Ethiopian Tigist Assefa won the women’s race in 2:15:37, the third-fastest time in history for somebody who ran one prior marathon in 2:34:01. Only Brigid Kosgei (2:14:14 in Chicago in 2019) and Paula Radcliffe (2:15:25 in London in 2003) have gone faster.

American record holder Keira D’Amato, who entered as the top seed, was sixth in 2:21:48. D’Amato, who went nearly a decade between competitive races after college, owns the American record of 2:19:12 and now also the 10th-best time in U.S. history.

“Today wasn’t my best day ever, but it was the best I could do today,” she said in a text message, according to Race Results Weekly, adding that she briefly stopped and walked late in the race.

The last eight instances the men’s marathon world record has been broken, it has come on the pancake-flat roads of Berlin. It began in 2003, when Kenyan Paul Tergat became the first man to break 2:05.

The world record was 2:02:57 — set by Kenyan Dennis Kimetto in 2014 — until Kipchoge broke it for the first time four years ago.

The following year, Kipchoge became the first person to cover 26.2 miles in under two hours, clocking 1:59:40 in a non-record-eligible showcase rather than a race.

Kipchoge’s focus going forward is trying to become the first runner to win three Olympic marathon titles in Paris in 2024. He also wants to win all six annual World Marathon Majors. He’s checked off four of them, only missing Boston (run in April) and New York City (run every November).

Kipchoge grew up on a farm in Kapsabet in Kenya’s Rift Valley, often hauling by bike several gallons of the family’s milk to sell at the local market. Raised by a nursery school teacher, he ran more than three miles to and from school. He saved for five months to get his first pair of running shoes.

At 18, he upset legends Hicham El Guerrouj and Kenenisa Bekele to win the 2003 World 5000m title on the track. He won Olympic 5000m medals (bronze in 2004 and silver in 2008), then moved to the marathon after failing to make the 2012 Olympic team on the track.

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2022 FIBA Women’s World Cup schedule, results

FIBA Women's World Cup
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The U.S. goes for its fourth consecutive title at the FIBA World Cup in Sydney — and eighth global gold in a row overall when including the Olympics.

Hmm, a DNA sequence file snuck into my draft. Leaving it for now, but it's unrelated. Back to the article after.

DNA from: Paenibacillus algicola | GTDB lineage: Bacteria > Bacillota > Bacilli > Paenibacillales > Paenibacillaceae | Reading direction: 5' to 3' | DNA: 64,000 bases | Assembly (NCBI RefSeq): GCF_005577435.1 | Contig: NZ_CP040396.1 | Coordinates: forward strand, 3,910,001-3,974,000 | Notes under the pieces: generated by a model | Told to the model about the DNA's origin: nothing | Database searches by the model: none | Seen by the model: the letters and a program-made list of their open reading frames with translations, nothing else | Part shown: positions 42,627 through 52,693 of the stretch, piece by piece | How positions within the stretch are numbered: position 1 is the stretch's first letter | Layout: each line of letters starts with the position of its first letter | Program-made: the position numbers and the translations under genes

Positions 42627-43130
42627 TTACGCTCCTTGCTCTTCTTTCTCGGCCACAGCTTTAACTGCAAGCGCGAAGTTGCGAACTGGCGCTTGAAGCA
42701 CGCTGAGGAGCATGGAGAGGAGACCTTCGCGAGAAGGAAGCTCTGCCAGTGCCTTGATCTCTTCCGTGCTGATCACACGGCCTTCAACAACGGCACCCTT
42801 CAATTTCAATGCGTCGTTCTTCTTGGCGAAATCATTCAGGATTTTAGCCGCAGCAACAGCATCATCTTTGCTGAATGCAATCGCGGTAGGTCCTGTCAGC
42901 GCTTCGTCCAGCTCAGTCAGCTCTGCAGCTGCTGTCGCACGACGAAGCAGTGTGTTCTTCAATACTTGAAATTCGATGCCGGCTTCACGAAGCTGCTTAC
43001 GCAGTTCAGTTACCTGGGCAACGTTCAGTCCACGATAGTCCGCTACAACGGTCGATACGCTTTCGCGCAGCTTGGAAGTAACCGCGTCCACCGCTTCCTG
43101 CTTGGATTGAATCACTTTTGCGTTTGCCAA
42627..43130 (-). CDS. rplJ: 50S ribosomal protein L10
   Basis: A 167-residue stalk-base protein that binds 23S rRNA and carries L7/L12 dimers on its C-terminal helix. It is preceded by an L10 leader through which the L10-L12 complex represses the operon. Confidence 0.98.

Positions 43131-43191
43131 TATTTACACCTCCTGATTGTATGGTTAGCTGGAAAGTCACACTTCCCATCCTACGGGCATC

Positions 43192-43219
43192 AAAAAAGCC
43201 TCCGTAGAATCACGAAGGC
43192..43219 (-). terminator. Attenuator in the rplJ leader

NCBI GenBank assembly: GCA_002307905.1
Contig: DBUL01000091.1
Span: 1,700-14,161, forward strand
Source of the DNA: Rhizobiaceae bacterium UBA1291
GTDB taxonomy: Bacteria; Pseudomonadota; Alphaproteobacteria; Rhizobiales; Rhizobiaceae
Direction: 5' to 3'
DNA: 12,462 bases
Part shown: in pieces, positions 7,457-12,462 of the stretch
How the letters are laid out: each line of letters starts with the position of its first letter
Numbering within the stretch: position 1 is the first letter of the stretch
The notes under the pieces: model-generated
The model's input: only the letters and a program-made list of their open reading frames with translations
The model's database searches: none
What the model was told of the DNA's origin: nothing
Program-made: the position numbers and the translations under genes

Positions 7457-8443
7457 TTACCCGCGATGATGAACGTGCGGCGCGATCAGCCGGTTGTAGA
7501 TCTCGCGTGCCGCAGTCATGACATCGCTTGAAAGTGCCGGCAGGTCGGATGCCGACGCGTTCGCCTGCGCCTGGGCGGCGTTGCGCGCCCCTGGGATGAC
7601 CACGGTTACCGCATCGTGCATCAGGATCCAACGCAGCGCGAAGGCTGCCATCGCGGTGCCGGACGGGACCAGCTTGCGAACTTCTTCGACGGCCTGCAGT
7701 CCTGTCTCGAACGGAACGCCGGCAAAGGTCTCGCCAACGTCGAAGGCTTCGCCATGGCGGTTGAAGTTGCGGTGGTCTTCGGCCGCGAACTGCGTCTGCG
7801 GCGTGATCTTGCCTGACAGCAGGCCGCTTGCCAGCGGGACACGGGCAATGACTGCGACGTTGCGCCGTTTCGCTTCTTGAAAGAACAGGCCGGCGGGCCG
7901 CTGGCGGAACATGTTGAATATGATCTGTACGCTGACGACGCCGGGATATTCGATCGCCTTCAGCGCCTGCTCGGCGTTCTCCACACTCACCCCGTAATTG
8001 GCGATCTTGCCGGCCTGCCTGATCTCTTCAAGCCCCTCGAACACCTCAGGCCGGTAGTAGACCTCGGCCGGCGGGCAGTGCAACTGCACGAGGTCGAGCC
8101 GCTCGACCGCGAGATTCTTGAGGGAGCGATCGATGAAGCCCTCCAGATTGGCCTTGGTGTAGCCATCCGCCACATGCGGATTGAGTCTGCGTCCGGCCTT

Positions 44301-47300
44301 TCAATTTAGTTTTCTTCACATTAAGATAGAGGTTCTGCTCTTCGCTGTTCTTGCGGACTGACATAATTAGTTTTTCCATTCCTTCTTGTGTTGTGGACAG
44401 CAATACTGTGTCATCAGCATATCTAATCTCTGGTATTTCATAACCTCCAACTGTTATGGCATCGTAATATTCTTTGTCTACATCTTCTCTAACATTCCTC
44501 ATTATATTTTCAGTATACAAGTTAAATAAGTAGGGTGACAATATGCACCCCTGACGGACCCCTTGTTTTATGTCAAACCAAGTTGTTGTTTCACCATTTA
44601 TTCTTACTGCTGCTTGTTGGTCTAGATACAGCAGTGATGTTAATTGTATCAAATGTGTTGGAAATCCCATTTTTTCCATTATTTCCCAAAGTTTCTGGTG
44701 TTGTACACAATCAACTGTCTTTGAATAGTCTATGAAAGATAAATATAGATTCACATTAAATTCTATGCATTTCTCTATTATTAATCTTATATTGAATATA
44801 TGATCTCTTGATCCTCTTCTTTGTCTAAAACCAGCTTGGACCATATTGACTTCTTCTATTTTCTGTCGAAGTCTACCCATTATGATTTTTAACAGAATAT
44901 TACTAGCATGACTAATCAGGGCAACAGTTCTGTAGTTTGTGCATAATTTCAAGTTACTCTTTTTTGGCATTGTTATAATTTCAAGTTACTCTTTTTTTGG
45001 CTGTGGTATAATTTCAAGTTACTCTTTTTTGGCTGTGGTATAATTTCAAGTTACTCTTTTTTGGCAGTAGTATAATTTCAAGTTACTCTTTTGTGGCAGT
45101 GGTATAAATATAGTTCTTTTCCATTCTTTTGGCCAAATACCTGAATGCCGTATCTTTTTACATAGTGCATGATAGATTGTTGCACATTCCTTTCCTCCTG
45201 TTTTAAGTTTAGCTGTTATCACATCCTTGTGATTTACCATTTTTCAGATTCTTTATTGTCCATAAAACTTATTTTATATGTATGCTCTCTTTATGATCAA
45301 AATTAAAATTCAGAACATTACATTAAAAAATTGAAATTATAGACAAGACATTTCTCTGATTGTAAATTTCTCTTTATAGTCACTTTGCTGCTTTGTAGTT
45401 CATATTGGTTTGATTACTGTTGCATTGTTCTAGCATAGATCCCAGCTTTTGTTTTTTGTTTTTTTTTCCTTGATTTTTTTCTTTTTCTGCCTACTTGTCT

A’ja Wilson, a two-time WNBA MVP, and Breanna Stewart, the Tokyo Olympic MVP, headline a U.S. roster that, for the first time since 2000, includes neither Sue Bird (retired) nor Diana Taurasi (injured).

The new-look team includes nobody over the age of 30 for the first time since 1994, before the U.S. began its dynasty at the 1996 Atlanta Games. The Americans have won 52 consecutive games between worlds and the Olympics dating to the 2006 Worlds bronze-medal game.

The field also includes host Australia, the U.S.’ former primary rival, and Olympic silver medalist Japan.

Nigeria, which played the U.S. the closest of any foe in Tokyo (losing by nine points), isn’t present after its federation withdrew the team over governance issues. Spain, ranked second in the world, failed to qualify.

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2022 FIBA Women’s World Cup Schedule

Date Time (ET) Game Round
Wed., Sept. 21 8:30 p.m. Puerto Rico 82, Bosnia and Herzegovina 58 Group A
9:30 p.m. USA 87, Belgium 72 Group A
11 p.m. Canada 67, Serbia 60 Group B
Thurs., Sept. 22 12 a.m. Japan 89, Mali 56 Group B
3:30 a.m. China 107, South Korea 44 Group A
6:30 a.m. France 70, Australia 57 Group B
8:30 p.m. USA 106, Puerto Rico 42 Group A
10 p.m. Serbia 69, Japan 64 Group B
11 p.m. Belgium 84, South Korea 61 Group A
Fri., Sept. 23 12:30 a.m. China 98, Bosnia and Herzegovina 51 Group A
4 a.m. Canada 59, France 45 Group B
6:30 a.m. Australia 118, Mali 58 Group B
Sat., Sept. 24 12:30 a.m. USA 77, China 63 Group A
4 a.m. South Korea 99, Bosnia and Herzegovina 66 Group A
6:30 a.m. Belgium 68, Puerto Rico 65 Group A
Sun., Sept. 25 12:30 a.m. France 74, Mali 59 Group B
4 a.m. Australia 69, Serbia 54 Group B
6:30 a.m. Canada 70, Japan 56 Group B
9:30 p.m. Belgium vs. Bosnia and Herzegovina Group A
11:30 p.m. Mali vs. Serbia Group B
Mon., Sept. 26 12 a.m. USA vs. South Korea Group A
2 a.m. France vs. Japan Group B
3:30 a.m. China vs. Puerto Rico Group A
6:30 a.m. Australia vs. Canada Group B
9:30 p.m. Puerto Rico vs. South Korea Group A
11:30 p.m. Belgium vs. China Group A
Tues., Sept. 27 12 a.m. USA vs. Bosnia and Herzegovina Group A
2 a.m. Canada vs. Mali Group B
3:30 a.m. France vs. Serbia Group B
6:30 a.m. Australia vs. Japan Group B
Wed., Sept. 28 10 p.m. Quarterfinal
Thurs., Sept. 29 12:30 a.m. Quarterfinal
4 a.m. Quarterfinal
6:30 a.m. Quarterfinal
Fri., Sept. 30 3 .m. Semifinal
5:30 a.m. Semifinal
11 p.m. Third-Place Game
Sat., Oct. 1 2 a.m. Final